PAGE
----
Taking the "invention" of "religion" in the middle of the 19th century as the point of departure, it is necessary to make sense of the absence of a modern term for religion both for the period before (1550-1870s) as well as after (1870-1945) the establishment of the concept. In the second half of the 19th century, the new term "religion" as well as other words from the lexical field of the religious, and particularly their applicability to Japan, were discussed in depth. Frequently, it was religious policy, as formulated by the state, which served as a trigger for such debates. Policy measures were characterized by recurring attempts to exclude certain groups from the scope of a definition of religion (at first Christianity, later parts of Shinto, new religions, and "superstitions"). This makes interplay between religious policy and concept formation an interesting subject of investigation, assuming that discourses on religion swayed the course of politics but that at the same time politics influenced the contents of religious discourse. Religious contact is an important aspect in this period because the confrontation with Christianity played a central part in defining what was to be legitimately subsumed under "religion". For the period up to the mid-19th century, the central question is how the numerous phenomena today usually understood as religious were understood conceptually. An analysis of those terms that made up the epistemological field of the religious in early modern Japan shall serve as the background for investigating how these complex terminologies interacted with the legal system and politics from the 16th century onwards. The contact with Europe (i.e. especially Christianity) is of particular significance in shaping religious thought and the spectrum of possible actions to be taken towards religious groups.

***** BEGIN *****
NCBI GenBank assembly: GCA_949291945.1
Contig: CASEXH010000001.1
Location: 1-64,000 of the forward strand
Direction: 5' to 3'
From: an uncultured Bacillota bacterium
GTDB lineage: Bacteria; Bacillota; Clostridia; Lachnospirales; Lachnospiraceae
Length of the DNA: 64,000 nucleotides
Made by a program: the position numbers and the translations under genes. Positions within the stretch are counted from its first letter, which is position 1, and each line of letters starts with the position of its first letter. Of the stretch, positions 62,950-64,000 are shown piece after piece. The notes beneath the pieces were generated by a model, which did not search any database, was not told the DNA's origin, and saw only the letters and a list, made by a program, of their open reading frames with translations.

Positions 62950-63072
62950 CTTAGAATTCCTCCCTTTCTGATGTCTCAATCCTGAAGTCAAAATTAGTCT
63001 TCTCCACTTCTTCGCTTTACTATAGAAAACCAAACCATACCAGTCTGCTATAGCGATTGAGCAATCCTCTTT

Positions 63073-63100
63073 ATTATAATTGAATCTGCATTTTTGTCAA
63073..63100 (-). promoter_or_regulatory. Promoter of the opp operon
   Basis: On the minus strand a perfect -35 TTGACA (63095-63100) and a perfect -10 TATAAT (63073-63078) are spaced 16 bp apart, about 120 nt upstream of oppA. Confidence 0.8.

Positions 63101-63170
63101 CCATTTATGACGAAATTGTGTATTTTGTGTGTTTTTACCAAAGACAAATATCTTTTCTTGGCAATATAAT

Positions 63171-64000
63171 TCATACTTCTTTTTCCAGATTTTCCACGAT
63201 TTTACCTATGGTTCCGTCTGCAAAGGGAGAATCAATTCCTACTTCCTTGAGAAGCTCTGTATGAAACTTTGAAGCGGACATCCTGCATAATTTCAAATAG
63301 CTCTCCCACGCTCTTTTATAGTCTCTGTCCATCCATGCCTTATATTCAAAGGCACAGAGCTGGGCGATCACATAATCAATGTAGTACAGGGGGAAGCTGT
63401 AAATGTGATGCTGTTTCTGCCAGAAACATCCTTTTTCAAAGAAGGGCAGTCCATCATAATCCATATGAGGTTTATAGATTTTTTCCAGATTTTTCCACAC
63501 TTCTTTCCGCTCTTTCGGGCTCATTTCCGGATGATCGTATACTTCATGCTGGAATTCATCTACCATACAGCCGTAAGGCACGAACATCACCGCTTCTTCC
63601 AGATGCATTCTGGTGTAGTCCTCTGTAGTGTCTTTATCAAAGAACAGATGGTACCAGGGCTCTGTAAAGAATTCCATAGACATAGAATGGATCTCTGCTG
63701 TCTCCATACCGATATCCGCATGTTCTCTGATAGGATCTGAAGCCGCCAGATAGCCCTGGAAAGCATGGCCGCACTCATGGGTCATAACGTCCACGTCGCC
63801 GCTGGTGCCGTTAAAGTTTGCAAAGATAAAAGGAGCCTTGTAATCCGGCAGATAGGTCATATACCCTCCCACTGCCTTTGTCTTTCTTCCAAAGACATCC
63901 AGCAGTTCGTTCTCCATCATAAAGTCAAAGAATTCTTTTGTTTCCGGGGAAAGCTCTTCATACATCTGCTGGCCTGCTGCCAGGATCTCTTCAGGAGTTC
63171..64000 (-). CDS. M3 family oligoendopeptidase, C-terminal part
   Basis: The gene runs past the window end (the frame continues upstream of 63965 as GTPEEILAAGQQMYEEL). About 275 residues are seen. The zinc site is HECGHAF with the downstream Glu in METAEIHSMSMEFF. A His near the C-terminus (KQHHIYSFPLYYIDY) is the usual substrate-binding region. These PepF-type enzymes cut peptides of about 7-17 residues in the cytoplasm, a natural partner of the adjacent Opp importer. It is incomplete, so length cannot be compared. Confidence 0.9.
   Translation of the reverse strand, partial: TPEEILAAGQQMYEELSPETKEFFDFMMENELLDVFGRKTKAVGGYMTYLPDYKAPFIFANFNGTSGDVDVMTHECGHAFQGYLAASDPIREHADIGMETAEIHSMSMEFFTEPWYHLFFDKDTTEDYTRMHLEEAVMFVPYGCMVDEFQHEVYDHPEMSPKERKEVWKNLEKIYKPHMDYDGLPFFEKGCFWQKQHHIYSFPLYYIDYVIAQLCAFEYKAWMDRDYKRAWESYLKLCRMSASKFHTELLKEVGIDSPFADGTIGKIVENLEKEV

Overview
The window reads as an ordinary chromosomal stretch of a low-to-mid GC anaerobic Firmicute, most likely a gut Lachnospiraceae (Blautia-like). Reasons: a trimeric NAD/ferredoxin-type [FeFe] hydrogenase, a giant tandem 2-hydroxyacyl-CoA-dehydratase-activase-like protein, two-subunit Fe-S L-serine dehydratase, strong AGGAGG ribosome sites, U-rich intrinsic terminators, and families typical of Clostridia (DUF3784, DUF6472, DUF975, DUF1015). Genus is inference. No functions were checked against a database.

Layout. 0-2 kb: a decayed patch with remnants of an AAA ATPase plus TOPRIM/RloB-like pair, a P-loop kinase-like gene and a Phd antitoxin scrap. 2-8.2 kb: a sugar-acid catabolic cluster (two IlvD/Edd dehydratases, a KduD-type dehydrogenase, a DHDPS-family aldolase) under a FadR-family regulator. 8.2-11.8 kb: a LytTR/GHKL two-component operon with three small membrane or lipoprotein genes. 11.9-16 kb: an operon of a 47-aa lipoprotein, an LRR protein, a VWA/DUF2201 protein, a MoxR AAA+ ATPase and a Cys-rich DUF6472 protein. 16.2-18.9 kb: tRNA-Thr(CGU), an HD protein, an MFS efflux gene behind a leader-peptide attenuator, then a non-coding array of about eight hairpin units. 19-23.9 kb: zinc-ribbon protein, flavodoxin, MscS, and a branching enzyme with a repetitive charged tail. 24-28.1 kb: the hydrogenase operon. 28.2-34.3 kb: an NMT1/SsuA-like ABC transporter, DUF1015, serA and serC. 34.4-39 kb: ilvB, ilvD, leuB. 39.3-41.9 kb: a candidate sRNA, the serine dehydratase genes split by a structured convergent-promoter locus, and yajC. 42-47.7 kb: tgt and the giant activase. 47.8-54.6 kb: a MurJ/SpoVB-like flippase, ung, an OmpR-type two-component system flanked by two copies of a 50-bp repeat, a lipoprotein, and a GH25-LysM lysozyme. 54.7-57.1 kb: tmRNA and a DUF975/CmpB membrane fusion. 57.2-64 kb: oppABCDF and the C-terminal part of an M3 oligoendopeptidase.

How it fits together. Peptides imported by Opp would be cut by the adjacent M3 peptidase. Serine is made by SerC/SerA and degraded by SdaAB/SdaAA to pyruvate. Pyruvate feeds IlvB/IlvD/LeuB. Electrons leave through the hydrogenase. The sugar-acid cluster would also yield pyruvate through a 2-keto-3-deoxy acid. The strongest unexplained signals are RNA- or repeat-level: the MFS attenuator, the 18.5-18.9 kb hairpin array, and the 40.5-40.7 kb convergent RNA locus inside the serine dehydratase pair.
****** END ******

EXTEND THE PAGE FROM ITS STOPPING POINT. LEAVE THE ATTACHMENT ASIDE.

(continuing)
Taking the example of Japan, what added value did the introduction of the new concept "religion" bring into the epistemic field in East Asia - did it change the system of knowledge and categories in legal thought and politics? It might be argued that "religion" does not hold a significant place in Japanese categories of knowledge, but that the new term has firmly established a footing in only few areas, mainly in the modern legal system, i.e. in questions of the freedom of religion and of the relationship of state and religion, and as a category to include the so-called "new religions", which have only appeared in the modern era. Taken a step further, it is our intention not only to find out how the conceptual field was structured before the modern period, but also to make room for the question of whether the modern term "religion" might not exacerbate our grasp of existing phenomena. In order to answer this question, which is ideally suited to highlight the specific nature of the Christian-European case, it is necessary to analyze both the current situation, the period of change during which the new term was introduced, and the conceptual world of the pre-modern period, through which the Western concepts entered into negotiation in the 19th century.